Copenhagen: Gyldendalske Boghandel / Nordisk Forlag, 1942.
First edition. 332 pp. 8vo. "Navigare necesse est..." Signed with Blixen's personal motto. Original blue and white wrappers. Faint spotting to wrappers, faint creasing to spine, tiny tear to rear flap, but an attractive, near fine copy, in a custom cloth box. Henriksen 63. Item #307709
Signed on the half-title, with the motto Blixen adopted as a youth: "Karen Blixen.– Navigare necesse est, vivere non necesse." (To sail is necessary, to live is not necessary.) The famous quote is attributed to Pompey, who exhorted his sailors to undertake a journey to bring grain from Africa to Rome during a fierce storm. In her essay "On Mottoes of My Life," Blixen writes that it was "the first real motto of my youth … It came naturally to me to view my enterprise in life in terms of seafaring, for my home stands but a hundred yards from the sea, and through all the summers of our youth my brothers had boats in the fairways between Copenhagen and Elsinore … No compass-needle in the world was as infallible to me as the outstretched arm of Pompey; I steered my course by it with unswerving confidence, and had any wiser person insisted that there was no earthly sense in my motto, I might have answered: 'Nay, but a heavenly sense!' and have added perhaps: 'And a maritime!'" (Daguerreotypes and Other Essays (1984), pp 5-6).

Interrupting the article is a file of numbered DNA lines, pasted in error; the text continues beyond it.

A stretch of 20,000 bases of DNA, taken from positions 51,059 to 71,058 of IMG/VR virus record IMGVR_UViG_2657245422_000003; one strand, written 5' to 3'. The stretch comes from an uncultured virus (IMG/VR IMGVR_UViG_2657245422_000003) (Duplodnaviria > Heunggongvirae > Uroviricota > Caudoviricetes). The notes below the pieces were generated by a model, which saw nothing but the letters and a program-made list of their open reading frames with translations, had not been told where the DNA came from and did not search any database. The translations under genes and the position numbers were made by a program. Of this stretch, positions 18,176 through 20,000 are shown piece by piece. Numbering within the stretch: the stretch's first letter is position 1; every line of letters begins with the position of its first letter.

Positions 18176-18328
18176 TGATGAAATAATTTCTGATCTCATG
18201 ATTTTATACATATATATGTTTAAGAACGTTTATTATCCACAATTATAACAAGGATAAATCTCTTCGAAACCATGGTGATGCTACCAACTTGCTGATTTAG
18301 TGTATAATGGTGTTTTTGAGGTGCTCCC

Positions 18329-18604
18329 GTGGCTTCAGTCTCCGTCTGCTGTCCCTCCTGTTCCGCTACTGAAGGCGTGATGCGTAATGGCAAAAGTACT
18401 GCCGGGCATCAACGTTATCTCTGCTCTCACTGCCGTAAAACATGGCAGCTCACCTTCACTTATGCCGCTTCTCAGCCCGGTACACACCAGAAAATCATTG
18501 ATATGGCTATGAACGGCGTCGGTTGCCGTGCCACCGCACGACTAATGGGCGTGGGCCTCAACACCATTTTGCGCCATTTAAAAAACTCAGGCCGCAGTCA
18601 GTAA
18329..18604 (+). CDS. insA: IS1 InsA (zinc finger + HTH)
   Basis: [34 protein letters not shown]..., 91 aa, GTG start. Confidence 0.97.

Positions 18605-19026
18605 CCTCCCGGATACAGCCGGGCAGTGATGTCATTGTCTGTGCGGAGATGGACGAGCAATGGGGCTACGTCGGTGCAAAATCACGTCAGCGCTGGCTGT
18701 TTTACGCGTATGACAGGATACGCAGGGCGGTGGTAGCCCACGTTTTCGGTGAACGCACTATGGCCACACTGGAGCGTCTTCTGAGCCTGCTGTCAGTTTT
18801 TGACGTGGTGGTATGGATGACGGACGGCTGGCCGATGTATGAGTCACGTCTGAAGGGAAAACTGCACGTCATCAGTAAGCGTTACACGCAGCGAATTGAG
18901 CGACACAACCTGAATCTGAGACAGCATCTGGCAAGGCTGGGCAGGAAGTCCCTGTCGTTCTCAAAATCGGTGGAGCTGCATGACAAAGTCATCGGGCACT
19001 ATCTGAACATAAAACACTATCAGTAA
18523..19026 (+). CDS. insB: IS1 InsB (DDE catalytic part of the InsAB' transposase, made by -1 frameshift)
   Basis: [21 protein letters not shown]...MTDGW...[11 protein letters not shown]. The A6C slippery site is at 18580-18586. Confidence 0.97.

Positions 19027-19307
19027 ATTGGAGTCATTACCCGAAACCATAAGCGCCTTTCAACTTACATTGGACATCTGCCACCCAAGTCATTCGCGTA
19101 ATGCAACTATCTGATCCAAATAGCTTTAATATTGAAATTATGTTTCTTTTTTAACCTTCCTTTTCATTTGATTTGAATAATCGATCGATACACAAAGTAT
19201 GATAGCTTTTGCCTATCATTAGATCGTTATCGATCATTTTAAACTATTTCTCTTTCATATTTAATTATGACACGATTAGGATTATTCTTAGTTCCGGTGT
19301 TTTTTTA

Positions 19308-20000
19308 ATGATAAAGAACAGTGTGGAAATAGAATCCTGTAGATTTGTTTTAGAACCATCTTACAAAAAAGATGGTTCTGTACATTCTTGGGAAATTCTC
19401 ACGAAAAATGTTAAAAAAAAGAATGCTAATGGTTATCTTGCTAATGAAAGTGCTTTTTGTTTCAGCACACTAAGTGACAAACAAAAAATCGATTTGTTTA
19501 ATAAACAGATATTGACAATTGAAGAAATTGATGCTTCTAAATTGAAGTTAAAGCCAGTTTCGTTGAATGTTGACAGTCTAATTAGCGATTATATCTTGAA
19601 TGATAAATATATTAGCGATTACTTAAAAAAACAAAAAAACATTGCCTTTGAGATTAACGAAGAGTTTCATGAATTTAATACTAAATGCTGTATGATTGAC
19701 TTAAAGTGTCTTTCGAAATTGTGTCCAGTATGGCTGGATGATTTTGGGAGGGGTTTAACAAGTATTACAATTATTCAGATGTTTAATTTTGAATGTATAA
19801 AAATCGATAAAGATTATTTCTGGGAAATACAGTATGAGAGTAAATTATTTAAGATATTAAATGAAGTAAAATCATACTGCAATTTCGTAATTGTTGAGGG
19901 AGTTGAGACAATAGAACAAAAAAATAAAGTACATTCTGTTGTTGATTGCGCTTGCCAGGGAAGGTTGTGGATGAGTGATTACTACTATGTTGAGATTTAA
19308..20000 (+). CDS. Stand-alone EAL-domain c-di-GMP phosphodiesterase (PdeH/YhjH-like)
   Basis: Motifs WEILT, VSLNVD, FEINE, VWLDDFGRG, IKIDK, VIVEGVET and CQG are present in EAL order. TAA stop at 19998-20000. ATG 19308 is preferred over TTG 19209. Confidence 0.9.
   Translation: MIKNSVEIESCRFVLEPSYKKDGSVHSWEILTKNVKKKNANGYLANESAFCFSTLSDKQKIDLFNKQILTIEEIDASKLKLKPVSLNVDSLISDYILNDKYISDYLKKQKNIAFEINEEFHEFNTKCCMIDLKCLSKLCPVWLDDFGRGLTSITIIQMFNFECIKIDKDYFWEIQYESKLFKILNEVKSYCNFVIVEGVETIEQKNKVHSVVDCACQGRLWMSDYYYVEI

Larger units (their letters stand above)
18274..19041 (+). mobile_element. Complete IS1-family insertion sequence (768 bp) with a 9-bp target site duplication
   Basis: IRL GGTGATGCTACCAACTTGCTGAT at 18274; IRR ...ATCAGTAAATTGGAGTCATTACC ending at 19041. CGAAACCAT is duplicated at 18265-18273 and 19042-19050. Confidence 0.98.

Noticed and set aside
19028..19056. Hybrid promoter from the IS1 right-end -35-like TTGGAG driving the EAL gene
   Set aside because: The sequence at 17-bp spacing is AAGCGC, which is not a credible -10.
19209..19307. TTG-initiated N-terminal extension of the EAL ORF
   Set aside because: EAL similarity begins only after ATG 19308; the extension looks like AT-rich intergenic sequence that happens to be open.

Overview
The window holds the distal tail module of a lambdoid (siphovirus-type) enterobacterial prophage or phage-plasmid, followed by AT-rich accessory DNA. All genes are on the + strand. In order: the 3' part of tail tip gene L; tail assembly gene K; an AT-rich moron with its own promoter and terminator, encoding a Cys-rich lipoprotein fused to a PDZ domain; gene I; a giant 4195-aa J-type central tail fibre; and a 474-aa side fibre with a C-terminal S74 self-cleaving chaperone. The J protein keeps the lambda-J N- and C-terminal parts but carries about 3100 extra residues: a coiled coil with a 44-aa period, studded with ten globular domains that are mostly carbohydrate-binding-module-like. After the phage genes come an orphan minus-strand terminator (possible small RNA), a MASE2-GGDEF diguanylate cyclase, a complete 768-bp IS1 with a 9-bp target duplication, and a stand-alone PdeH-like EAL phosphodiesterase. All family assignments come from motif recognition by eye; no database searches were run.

This collection of short stories was originally written and published in Danish during the height of the Second World War, with the English edition appearing the same year, as "Winter's Tales"
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